March 29, 2019
More than three in four Americans (77%), including majorities of both Republicans and Democrats, think that Special Counsel Robert Mueller’s full report should be released to the public, based on findings of a survey conducted by CBS News and released on March 28.
However, after summarizing the 300-plus-page report in fewer than 1,000 words and coming to his own conclusion on obstruction of justice charges, Attorney General William Barr now has said he intends to hand the document over to the president—instead of to Congress and the American public.
Indeed, according to a story by Business Insider, Barr is taking the peculiar and unheard of step of giving precedence to the sitting president to review and redact a document summarizing an investigation into his own administration’s culpability in Russian interference into the U.S. elections and obstruction of justice.
Typically, the news outlet notes, when the government obtains information that can be protected under presidential privilege claims, it sets up a separate filter team to separate out that information before prosecutors see it. Justice Department veterans said they were surprised Barr chose to forego that option and send the report directly to the White House.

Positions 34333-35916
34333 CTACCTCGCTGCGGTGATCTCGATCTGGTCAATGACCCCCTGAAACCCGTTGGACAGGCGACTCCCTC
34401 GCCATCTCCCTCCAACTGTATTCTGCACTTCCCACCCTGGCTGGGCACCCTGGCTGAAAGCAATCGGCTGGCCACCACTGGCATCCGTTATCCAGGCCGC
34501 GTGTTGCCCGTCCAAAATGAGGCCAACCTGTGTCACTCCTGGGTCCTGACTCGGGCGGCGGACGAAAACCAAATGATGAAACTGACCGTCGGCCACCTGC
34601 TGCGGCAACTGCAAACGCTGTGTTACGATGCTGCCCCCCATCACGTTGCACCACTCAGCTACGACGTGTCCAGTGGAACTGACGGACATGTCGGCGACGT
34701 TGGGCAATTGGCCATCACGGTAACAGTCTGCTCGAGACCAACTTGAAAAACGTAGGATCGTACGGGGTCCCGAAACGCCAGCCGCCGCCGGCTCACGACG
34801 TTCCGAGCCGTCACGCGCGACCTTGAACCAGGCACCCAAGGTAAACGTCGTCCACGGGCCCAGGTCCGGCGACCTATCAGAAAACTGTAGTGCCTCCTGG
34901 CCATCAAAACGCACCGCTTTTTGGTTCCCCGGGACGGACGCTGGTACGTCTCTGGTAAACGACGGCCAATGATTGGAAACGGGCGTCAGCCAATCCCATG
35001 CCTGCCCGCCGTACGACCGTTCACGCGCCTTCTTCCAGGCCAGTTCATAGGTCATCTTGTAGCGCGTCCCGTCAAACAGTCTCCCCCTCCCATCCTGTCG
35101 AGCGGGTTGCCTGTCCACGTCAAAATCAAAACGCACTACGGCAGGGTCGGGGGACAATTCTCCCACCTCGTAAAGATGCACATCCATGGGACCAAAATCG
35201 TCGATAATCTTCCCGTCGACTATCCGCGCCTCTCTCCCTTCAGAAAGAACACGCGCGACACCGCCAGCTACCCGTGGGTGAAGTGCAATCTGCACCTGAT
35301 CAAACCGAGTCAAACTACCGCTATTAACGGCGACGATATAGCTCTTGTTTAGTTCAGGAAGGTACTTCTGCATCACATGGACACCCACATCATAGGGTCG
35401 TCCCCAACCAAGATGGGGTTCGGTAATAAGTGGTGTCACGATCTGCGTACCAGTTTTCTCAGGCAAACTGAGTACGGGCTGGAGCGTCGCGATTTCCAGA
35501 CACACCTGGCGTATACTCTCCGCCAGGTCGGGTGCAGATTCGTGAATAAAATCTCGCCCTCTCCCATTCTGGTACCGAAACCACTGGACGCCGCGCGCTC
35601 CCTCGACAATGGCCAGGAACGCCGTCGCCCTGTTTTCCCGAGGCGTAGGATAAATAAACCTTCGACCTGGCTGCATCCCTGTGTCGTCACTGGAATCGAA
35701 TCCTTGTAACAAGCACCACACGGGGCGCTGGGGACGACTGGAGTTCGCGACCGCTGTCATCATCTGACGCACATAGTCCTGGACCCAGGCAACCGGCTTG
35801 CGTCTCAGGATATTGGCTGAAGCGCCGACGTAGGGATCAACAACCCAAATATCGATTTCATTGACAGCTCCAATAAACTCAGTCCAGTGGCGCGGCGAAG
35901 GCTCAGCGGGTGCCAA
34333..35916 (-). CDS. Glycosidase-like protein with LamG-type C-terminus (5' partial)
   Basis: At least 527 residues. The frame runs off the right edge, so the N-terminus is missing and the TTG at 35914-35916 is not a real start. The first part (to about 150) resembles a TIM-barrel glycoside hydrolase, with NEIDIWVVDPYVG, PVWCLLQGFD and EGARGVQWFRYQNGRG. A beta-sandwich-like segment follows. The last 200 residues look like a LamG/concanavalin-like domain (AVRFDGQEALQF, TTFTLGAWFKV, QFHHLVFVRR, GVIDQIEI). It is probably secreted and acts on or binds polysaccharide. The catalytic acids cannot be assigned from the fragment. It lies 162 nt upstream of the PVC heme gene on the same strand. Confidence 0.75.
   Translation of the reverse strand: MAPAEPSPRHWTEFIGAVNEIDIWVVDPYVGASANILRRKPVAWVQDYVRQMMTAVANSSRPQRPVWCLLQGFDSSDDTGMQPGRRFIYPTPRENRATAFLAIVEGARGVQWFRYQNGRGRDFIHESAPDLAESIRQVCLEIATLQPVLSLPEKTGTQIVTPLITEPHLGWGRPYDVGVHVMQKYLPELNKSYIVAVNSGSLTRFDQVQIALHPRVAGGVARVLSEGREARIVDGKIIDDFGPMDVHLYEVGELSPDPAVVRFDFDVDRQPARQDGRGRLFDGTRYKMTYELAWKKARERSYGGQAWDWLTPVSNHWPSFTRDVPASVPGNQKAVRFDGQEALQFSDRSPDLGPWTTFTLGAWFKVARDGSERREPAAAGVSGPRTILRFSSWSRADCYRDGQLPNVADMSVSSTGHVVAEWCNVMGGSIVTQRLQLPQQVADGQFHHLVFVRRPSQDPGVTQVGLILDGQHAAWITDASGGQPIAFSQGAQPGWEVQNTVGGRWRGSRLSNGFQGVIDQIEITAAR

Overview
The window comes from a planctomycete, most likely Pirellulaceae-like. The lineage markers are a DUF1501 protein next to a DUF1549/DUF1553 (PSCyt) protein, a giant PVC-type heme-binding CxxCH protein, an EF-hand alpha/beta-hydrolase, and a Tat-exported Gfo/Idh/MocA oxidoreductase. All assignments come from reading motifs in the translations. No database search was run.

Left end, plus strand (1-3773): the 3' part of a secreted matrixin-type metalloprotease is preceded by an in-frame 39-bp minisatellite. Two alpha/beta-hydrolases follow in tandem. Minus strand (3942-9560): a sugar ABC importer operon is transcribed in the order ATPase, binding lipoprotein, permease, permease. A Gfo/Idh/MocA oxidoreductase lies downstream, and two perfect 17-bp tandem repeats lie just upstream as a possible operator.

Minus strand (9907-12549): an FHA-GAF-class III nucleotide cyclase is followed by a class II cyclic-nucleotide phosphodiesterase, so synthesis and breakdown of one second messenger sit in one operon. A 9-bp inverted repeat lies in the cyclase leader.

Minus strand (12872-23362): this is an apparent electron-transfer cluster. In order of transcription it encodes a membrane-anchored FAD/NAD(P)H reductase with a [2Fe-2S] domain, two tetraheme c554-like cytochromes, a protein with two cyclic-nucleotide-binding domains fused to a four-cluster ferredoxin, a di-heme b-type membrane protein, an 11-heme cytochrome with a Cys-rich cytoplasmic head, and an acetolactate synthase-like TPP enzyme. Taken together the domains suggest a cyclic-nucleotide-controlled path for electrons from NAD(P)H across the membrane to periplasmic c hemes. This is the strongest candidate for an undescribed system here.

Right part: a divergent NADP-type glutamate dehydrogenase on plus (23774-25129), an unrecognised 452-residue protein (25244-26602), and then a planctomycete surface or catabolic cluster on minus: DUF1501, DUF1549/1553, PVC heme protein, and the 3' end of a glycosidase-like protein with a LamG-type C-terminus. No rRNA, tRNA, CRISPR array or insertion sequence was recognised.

Over a dozen current and former White House officials have given testimony and turned over documents to Mueller, and legal scholars say President Donald Trump’s team could theoretically assert executive privilege over all that information.
The dilemma could put Barr in a difficult position, one former federal prosecutor pointed out to the news outlet: “Say Barr sends this report to the White House and tells them to pull out anything they think is privileged. What if the White House sent back one-third of the report and redacted the rest? What does Barr do with that? Does he just accept it and only release the parts that weren’t redacted, or if he feels like the White House is wrong or abusing their power, does he challenge them?”
“There’s nothing routine about this,” Patrick Cotter, a former federal prosecutor who worked at the Justice Department when Barr was acting attorney general in the 1990s, told Business Insider. “There’s nowhere to look for a precedent to what Barr’s planning on doing here, because there’s never been a report issued under the special counsel statute Mueller’s operating under.”
“I’m not sure why Barr felt this was the appropriate way to go about handling potentially privileged information,” Cotter said, adding, “You shouldn’t be able to use it in a way that gives you an unfair advantage,” Cotter said.
Research contact: @businessinsider